Now With More Than 3000 Reviews! Go Nuts - Read 'Em All!!

WELCOME! Use the search engines on this site (or your own off-site engine of choice) to gain easy access to the complete MAKSQUIBS Archive; over 2500 posts and counting. (New posts added every day or so.)

You can check on all our titles by typing the Title, Director, Actor or 'Keyword' of your choice in the Search Engine of your choice (include the phrase MAKSQUIBS) or just use the BLOGGER Search Box at the top left corner of the page.

Feel free to place comments directly on any of the film posts and to test your film knowledge with the CONTESTS scattered here & there. (Hey! No Googling allowed. They're pretty easy.)

Send E-mails to MAKSQUIBS@yahoo.com . (Let us know if the TRANSLATE WIDGET works!) Or use the Profile Page or Comments link for contact.

Thanks for stopping by.

Wednesday, December 22, 2010

BIGGER THAN LIFE (1956)


It plays out like a modern Jekyll & Hyde story, told as a cautionary tale; a suburban nightmare with the ring of truth to it. James Mason, who also produced, is superb as a financially strapped high school teacher who needs to take a life-saving experimental drug for his incurable condition. But the self-administered cortisone gives him such a physical & mental lift that he starts over-dosing. Within days his mood swings are out of control and he’s hopelessly addicted, a freak at work and a scary menace to his wife & son. Helmer Nicholas Ray was a troubled soul, personally & professionally, but his manic-depressive nature chimed perfectly within this narrative frame. The stylistic over-reaches of color in JOHNNY GUITAR/’54 and his growing comfort with the CinemaScope format he first used on REBEL WITHOUT A CAUSE/’55 achieve a maturity & balance on this perfectly scaled project that he never quite repeated. (Those rows of yellow taxis, the shadowy doppelgängers on the wall, the Posters-of-the-World decor; to say nothing of the great supporting perfs, including Barbara Rush’s wife & Walter Matthau’s best friend.) And if the story’s ‘push-me/pull-you’ manipulation doesn’t deliver the level of satisfaction found in the circular plotting & sophisticated character studies of THE LUSTY MEN/’52 (Ray’s shamefully undervalued masterpiece), this remains remarkable moviemaking. And don’t miss author Jonathan Lethem's enthusiatic observations, one of the Extras on this gorgeously remastered Criterion DVD.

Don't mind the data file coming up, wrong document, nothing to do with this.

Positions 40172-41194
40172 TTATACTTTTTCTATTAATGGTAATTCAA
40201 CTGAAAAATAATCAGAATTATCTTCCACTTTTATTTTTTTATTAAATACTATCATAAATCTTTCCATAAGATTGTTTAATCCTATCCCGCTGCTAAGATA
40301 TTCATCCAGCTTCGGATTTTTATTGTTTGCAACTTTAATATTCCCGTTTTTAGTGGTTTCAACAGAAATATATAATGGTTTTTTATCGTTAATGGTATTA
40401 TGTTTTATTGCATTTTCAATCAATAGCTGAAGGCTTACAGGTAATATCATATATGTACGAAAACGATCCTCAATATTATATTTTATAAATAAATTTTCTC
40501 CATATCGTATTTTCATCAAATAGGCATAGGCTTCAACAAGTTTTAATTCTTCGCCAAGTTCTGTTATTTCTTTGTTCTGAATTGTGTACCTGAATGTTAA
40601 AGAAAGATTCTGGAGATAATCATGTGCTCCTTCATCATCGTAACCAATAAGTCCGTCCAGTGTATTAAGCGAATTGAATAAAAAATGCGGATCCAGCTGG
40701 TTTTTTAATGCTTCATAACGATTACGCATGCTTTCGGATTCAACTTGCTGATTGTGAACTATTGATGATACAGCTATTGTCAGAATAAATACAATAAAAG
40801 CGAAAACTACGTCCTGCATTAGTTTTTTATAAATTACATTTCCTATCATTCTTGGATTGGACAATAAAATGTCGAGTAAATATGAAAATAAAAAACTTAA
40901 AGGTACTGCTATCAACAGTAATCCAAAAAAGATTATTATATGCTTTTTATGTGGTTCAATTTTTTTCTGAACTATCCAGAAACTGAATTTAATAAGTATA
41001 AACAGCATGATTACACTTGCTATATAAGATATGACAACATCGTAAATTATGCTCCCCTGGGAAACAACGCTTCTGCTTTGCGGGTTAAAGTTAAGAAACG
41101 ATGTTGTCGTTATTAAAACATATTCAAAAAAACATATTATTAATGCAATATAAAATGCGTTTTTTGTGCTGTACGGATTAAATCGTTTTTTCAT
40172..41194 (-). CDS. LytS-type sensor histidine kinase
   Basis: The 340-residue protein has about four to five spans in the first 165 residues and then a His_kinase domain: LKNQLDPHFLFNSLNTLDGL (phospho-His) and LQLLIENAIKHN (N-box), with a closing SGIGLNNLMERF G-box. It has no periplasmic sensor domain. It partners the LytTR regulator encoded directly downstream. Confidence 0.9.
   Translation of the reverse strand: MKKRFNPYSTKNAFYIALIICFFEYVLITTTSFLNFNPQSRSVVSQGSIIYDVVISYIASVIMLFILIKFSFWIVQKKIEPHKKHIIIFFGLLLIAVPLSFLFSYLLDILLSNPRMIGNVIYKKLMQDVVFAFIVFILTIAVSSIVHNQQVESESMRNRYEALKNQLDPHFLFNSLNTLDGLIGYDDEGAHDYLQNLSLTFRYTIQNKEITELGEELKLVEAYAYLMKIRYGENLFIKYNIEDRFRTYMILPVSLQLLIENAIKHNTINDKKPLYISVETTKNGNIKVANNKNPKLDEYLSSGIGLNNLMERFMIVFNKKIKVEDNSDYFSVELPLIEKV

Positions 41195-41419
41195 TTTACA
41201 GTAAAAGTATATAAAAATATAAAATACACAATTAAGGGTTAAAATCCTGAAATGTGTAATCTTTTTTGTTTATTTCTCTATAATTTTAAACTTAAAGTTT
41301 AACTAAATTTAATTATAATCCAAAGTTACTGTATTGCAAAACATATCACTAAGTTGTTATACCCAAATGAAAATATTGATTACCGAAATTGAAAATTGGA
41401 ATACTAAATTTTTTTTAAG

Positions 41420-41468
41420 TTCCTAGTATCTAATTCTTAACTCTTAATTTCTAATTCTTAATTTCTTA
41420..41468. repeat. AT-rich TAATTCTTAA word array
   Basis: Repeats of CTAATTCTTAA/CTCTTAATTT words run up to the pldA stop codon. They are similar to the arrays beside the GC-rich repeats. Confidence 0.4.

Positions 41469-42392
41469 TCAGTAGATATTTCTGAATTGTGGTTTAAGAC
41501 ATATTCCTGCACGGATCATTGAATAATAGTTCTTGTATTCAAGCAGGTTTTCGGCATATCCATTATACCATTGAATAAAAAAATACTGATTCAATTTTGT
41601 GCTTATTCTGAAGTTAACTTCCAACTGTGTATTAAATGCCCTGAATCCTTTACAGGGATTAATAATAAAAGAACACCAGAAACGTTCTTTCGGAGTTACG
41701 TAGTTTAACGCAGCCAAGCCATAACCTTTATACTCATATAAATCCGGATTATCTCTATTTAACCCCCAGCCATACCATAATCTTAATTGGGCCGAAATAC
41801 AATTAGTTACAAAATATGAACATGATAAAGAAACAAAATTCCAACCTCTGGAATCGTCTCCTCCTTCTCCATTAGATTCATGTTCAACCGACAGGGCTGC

SCREWY THOUGHT OF THE DAY: Does composer David Raksin run a few cues in reverse for an eerie effect? Sounds that way.

SCREWY THOUGHT OF THE DAY2: There’s an OTT nature to many of the great ‘50s melodramas by Minnelli, Sirk, Ray et al. that skirt the very edge of audience comfort zones. Seen in a theater, there’s always a risk for a ‘bad laugh.’ (Quentin Tarantino refuses to try a Sirk style film because of it.) So, home-viewing may actually be the best way to watch these great works. Alone on a couch, no one can hear you giggle inappropriately.

CONTEST: Three actors in this film have prominent roles in key Alfred Hitchcock pics. Name the actors, and the Hitchcock features, to win our usual prize, a MAKSQUIBS WriteUp of the NetFlix DVD of your choice.

No comments: